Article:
Friday, February 24
REVIEW: A United Kingdom
Directed by Amma Asante
2017 Biographical Romance Drama
1 hour 51 minutes
From Fox Searchlight
Based on a true story from the late 1940s, Prince Seretse Khama of Bechuanaland (today Botswana) becomes embroiled in an international scandal when he marries a white woman from Britain. His uncle, ready to turn over the reins to the country and make his nephew king, is against the marriage. His people are against it and her family, except for her sister, is against it. Additionally the South African government is adamantly opposed as is the British government, which does all it can to undermine the couple and also the prince's prospects of ruling his own nation.
Khama and Ruth Williams meet in London where he is completing some studies before returning home. Their attraction is immediate and they fall madly in love. He does not tell her at first of his royal lineage but does so at the time of telling her he wants to marry her. Neither is ignorant of the problems they will have but she is surprised to hear that he will not return to rule unless she is with him. She is more than pleased to join him in his African village.
Her father has said he wants nothing more to do with her and when the couple arrives in the village, his uncle is adamant that either they divorce or his nephew gives up the throne. He will do neither but gives the choice to his people to make and they a bit reluctantly decide to go with him despite his white bride.
The first part, in London when they meet and fall in love, feels a bit rushed. I recognize how much the two were in love and willing to defy the odds but I could have gone for two or three more scenes to have that played out. At the same time, once they do go to Africa, the film is nicely paced as we get into the political intrigue which has a much to do with the Brits not letting go of their control over the country and the discovery of diamonds. Forces are at work, of course, to make sure that one of the uncle's two options come to fruition.
Great attention was paid to production design. The period flavor, clothes, hairstyles, home furnishings, cars, were splendid. Actually, the look of this film is one of its best attributes.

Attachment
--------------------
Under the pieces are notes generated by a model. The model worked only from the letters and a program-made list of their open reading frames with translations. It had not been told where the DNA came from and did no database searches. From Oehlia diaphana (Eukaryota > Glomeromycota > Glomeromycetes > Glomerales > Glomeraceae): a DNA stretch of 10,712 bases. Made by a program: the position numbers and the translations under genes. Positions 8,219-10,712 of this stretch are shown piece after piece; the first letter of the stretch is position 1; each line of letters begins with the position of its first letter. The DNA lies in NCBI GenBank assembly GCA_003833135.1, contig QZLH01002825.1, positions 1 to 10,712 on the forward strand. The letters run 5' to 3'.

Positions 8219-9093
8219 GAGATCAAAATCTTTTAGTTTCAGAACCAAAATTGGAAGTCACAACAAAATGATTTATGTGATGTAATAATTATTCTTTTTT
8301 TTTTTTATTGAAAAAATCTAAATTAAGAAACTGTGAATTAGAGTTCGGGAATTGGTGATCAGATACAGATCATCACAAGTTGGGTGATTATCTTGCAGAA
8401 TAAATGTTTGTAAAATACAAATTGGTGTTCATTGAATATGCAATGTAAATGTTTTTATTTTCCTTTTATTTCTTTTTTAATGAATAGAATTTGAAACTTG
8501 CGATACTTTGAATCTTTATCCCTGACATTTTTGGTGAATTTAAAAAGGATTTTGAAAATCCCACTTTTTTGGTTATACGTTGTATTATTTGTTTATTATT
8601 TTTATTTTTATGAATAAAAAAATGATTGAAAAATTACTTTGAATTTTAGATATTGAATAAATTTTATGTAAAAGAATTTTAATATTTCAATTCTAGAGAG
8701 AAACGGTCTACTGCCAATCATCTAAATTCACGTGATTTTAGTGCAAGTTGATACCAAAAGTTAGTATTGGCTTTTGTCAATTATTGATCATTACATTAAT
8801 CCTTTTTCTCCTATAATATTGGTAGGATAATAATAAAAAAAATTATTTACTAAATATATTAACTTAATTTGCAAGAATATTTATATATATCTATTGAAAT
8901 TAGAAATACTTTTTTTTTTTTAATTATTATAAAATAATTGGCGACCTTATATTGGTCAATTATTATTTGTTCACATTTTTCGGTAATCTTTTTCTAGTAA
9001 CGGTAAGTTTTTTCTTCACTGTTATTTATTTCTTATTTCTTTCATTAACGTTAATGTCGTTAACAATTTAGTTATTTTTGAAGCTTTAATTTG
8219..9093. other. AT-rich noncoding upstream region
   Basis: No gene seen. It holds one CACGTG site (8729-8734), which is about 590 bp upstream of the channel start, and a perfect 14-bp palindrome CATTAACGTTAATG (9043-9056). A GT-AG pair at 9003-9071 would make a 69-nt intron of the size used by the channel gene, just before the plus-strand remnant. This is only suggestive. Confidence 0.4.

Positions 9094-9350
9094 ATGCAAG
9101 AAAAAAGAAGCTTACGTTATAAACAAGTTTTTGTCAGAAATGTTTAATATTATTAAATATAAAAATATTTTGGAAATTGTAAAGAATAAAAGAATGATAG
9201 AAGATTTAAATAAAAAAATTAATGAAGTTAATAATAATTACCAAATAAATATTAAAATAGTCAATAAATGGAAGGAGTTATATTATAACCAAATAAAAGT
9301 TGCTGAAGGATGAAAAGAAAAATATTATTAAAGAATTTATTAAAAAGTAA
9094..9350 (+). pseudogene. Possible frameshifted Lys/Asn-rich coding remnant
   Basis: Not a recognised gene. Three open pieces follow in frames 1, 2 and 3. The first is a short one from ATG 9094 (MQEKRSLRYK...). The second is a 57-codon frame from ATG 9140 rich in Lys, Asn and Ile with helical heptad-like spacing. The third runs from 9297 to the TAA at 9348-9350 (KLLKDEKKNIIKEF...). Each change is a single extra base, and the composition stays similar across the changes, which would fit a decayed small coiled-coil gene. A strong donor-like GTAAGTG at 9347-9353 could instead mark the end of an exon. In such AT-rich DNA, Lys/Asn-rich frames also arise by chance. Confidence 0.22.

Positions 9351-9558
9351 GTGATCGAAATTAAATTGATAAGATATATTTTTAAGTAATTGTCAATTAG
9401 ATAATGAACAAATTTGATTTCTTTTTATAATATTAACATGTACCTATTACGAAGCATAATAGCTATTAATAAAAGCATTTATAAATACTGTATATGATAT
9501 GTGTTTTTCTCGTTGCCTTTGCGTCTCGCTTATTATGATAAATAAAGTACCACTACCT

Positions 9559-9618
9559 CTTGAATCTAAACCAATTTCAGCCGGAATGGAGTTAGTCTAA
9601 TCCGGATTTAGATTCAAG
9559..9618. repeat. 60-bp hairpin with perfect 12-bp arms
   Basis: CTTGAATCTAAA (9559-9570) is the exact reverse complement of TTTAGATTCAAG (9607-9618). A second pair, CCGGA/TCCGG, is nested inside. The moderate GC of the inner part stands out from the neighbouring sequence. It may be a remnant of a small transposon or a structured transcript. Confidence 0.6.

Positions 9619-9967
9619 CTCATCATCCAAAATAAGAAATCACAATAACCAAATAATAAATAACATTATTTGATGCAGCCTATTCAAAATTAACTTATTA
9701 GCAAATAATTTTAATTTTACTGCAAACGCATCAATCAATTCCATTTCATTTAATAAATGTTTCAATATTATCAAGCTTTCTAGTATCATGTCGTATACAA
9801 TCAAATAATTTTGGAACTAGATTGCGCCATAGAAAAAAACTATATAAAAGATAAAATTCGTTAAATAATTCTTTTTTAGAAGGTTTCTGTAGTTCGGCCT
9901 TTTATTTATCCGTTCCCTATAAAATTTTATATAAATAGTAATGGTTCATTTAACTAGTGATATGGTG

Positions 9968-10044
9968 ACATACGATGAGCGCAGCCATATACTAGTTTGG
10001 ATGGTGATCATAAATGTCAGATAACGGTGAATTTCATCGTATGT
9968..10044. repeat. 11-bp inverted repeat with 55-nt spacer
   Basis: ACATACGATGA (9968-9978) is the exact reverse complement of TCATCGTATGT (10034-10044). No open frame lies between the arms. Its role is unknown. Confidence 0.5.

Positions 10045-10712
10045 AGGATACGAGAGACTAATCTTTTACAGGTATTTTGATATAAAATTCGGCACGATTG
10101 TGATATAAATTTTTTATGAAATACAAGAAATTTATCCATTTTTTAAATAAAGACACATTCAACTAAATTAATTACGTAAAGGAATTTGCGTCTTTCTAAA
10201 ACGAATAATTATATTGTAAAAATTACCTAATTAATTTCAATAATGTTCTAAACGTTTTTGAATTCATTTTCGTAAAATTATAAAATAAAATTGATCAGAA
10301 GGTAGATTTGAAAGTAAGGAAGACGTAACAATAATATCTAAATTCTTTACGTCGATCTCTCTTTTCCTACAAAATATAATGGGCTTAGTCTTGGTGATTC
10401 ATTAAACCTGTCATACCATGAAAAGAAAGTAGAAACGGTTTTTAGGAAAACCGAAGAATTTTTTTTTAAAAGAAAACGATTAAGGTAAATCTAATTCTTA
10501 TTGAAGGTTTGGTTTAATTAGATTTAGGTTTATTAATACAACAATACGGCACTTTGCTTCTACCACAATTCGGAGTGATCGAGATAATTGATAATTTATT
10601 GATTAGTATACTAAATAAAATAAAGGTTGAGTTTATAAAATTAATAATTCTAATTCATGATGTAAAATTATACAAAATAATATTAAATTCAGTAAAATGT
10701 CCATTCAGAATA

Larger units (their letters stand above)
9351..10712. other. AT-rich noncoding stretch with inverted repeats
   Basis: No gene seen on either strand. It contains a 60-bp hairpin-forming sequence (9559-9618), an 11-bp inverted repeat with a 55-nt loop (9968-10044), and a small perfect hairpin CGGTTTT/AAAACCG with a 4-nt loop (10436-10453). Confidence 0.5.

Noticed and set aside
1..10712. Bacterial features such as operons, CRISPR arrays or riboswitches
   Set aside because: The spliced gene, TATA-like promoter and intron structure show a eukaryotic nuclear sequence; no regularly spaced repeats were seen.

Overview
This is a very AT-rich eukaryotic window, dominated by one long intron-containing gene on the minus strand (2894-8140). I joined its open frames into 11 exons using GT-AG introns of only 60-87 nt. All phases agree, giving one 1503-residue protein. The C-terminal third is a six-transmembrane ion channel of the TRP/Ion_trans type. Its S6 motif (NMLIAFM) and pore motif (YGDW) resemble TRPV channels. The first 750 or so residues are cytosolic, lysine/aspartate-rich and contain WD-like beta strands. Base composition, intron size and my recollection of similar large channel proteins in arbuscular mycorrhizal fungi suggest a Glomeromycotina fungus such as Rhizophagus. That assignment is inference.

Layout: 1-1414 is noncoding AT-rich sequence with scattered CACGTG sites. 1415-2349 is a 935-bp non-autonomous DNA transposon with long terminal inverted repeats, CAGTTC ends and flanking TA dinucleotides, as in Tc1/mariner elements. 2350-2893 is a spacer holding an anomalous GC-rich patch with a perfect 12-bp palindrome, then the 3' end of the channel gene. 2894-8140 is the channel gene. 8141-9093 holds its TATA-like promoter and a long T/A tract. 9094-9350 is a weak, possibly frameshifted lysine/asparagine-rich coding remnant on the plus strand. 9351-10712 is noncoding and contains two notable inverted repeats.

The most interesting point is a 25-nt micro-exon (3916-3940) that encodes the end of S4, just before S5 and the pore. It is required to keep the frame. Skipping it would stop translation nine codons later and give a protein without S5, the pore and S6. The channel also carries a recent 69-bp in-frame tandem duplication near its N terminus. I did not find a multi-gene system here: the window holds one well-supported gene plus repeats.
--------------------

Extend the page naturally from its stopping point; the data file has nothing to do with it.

There is no way I could fault the cast either. David Oyelowo is one of those actors I keep my eye on and he is the main reason I wanted to see this one. Rosamund Pike (you remember her as the title character in Gone Girl) is equally wonderful and together they have terrific chemistry. They both appeared together in 2012s Jack Reacher.
I haven't seen Davenport in awhile and he and Felton, both cagey antagonists who oppose African autonomy, were so much fun to boo, although like so many based on true stories, their characters are made up. Interesting, too, that Davenport's wife, Jessica Oyelowo, is David's real-life spouse.
It's a quiet revolution, more concerned about true love than the political mess. I thought the nicest thing is that someone even found this story. One wonders why it took so long to tell bring it to the screen. On the other hand, there may be some criticism that there could have been more of a cinematic sweep, a bit more grandeur perhaps, and I dare say it may be a little too bland for some tastes.
I commend director Asante for her nuanced approach to the story. She's still a relatively new director. Her Belle caused some ripples four years ago.
As with most films that deal with real people, we get to see the actual people through the end credits and hear more about them and what happened to them outside the scope of the film. Khama and Ruth's grandson rules Botswana today.
If there were such things as double-bill features, this would play so well with Loving (which I liked a bit more), another inter-racial love story.
"Bruce" ate him